Why not hit Wall Street where it lives and destroy the value of the worst companies one at a time? This could easily and systematically be accomplished by people not willing to take it on the chin from corporate America's greed anymore.
This may seem far afield from a blog supposedly about a spiritually inquisitive life, but I actually think it is exactly on point for such a blog. Whether it is Jesus taking a whip through the temple in the gospels driving out those 'turning his father's house into a den of thieves' or Buddha's message of not being owned by desire, or as Gandhi so eloquently put it, "I can combine the greatest love with the greatest opposition to wrong", there is a long spiritual tradition throughout the world of standing up to greed in its many forms. And again, it would not be hard to stand up to the current cancer of American greed with a bit of organizational effort.
As I've quietly applauded the Occupy Wall Street-ers, I've also wondered when someone was going to offer a real solution to eradicate things, or at least give the out-of-balance power mongers a substantial spanking? Who brought Jesus's whip to the Occupy party?
What, nobody did? I don't know whether or not this is THE answer, but it is certainly a totally viable means of giving greedy companies a serious spanking if not taking them out altogether. And in doing so, encouraging other companies toward markedly better behavior.
Surprising as it may be, I, the least likely to day trade, have been learning just that. And specifically, I've been learning a particular form of it taught by a foul-mouthed spoiled brat who happens to really know his stuff. And historically, it's taken an obnoxious, brash personality to succeed in the Wall Street game. But isn't the point of all this Occupy Wall Street stuff that it's high time more than just obnoxious brash greedy white guys benefited or had a voice?
One of the things I've learned from this obnoxious guy is that you can short sell companies. This is actually pretty basic, it turns out. Instead of buying stock in a company, you can "borrow" shares (also known as short selling) from various brokers (the best ones I've found for this so far are Interactive Brokers, I've also heard Speed Trader is okay and once upon a time Think Or Swim had good borrows) and create what is called a short position by selling first and buying last. Normally when you buy a stock, you're betting the stock goes up. When your short sell (aka "Borrow") a stock, you're betting it will go down. So if you short sell a stock at, say, $5, you're betting it will go down. Say you got 100 shares of this $5 stock and it went down to $3. When you want to close the short/borrowed position, you do what's called "covering" your position or "buying to cover" the position. So, say we close out our 100 shares and buy to cover at that $3 point. That stock we shorted went down $2 and therefore, at 100 shares, we profited $200.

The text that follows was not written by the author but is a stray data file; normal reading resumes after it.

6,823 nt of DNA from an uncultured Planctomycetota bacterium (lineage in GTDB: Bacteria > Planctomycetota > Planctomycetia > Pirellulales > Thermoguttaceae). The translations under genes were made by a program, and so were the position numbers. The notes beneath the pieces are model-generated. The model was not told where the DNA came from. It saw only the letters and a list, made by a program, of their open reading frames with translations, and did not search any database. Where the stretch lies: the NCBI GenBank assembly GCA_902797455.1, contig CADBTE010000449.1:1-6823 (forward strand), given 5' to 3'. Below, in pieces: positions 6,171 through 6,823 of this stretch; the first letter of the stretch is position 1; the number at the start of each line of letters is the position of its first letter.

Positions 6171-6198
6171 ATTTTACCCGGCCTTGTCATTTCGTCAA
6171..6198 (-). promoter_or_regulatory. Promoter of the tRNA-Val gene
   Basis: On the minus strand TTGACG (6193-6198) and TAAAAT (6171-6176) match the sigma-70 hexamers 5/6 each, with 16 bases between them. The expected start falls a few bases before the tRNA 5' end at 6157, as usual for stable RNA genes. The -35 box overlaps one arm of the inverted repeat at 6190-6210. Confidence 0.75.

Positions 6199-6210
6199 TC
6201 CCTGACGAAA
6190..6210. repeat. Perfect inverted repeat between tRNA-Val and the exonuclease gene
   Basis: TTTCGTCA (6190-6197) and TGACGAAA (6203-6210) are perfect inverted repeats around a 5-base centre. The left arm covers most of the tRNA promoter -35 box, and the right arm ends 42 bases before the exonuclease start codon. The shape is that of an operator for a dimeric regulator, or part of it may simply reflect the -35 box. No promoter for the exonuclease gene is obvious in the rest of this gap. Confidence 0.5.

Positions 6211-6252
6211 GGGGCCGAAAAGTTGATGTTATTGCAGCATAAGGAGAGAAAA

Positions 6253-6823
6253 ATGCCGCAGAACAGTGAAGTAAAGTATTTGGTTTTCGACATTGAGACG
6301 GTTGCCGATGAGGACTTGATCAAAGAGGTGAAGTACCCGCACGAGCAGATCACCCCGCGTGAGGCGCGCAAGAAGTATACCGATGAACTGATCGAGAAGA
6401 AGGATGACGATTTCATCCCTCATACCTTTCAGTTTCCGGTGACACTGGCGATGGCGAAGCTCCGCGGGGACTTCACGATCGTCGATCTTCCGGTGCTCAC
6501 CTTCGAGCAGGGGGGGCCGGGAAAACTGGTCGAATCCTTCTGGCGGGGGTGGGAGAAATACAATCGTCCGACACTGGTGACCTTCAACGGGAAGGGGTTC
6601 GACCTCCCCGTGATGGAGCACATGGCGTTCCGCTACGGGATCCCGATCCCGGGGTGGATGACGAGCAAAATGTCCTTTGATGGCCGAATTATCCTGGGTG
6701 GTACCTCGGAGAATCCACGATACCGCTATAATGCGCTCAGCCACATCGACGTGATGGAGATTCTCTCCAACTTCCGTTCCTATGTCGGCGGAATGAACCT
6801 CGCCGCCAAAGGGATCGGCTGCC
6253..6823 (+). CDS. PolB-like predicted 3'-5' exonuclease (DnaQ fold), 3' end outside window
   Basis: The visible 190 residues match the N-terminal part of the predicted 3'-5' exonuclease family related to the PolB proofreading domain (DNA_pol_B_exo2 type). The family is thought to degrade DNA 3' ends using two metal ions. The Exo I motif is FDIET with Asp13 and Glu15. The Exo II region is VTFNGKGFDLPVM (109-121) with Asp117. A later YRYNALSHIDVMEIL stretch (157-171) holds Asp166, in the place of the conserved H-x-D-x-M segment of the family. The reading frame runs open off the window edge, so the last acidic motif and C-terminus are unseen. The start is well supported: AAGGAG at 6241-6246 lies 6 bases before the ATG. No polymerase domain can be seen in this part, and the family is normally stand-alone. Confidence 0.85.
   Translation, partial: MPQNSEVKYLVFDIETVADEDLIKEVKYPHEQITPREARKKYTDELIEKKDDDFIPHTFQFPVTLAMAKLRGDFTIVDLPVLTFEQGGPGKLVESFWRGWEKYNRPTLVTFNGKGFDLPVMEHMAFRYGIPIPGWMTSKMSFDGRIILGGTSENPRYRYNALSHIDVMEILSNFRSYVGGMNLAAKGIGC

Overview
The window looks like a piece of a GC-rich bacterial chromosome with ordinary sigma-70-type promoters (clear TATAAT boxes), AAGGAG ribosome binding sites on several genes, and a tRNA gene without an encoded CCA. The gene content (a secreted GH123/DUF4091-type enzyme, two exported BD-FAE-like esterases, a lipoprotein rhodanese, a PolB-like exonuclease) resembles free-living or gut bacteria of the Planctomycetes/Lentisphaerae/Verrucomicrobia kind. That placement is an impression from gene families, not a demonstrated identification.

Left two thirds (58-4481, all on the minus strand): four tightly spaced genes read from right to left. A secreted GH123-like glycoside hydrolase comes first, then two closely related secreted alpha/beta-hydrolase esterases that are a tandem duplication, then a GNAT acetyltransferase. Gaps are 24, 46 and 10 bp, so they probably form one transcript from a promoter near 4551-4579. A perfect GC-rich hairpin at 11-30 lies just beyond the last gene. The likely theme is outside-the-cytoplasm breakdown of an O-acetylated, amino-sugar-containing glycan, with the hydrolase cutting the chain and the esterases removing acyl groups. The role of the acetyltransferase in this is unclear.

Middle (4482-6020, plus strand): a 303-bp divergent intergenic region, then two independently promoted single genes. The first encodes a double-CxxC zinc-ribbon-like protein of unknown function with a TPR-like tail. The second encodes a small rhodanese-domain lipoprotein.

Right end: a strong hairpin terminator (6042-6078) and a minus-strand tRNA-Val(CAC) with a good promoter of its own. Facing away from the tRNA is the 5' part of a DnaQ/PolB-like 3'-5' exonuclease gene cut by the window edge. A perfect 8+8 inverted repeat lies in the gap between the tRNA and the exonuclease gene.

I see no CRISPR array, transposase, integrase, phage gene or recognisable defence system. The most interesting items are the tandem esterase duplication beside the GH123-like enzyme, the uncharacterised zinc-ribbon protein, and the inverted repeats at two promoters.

What I've learned that's even more interesting, as it applies to Wall Street, is that when someone buys a stock, that is part of what makes the price go higher. However, when the stock has a big sell-off, that drives the price/value of the stock down.
There are more variables, but that's basically it. It's just not the rocket science mystery Wall Street wants the common person to believe it is. Stocks do one of two things: they move up or they move down. Essentially.
If you want to hit Wall Street where it lives, why not beat it at its own game? Here's how it seems like it would be pretty easy to do.
Why not systematically create a list of the companies who most egregiously harm people in various ways? Take the greediest companies with the most overpaid CEOs and CFOs. Take the companies who have the most un-fair trade. Take the least green companies. Take the companies creating toxic foods or refusing to label their GMO foods or working with monsters like Monsanto. Take the companies harming children, domestically and abroad (through toxic chemicals in their products to use of child labor in poorer countries). Take companies that have run off with taxpayer money.
Take them and take them down.
It seems like it would be pretty easy to do if enough people organized and banded together to do it.
Interactive Brokers (in my experience), (although they have the crappiest customer service) has the best availability of shares to borrow to short sell a wide variety companies. You can short sell through many brokers, this is just one broker that happens to have a good number of shares to short, usually. You can go to this link and type in the stock symbol for any company and see if they have shares to short, and if so, how many: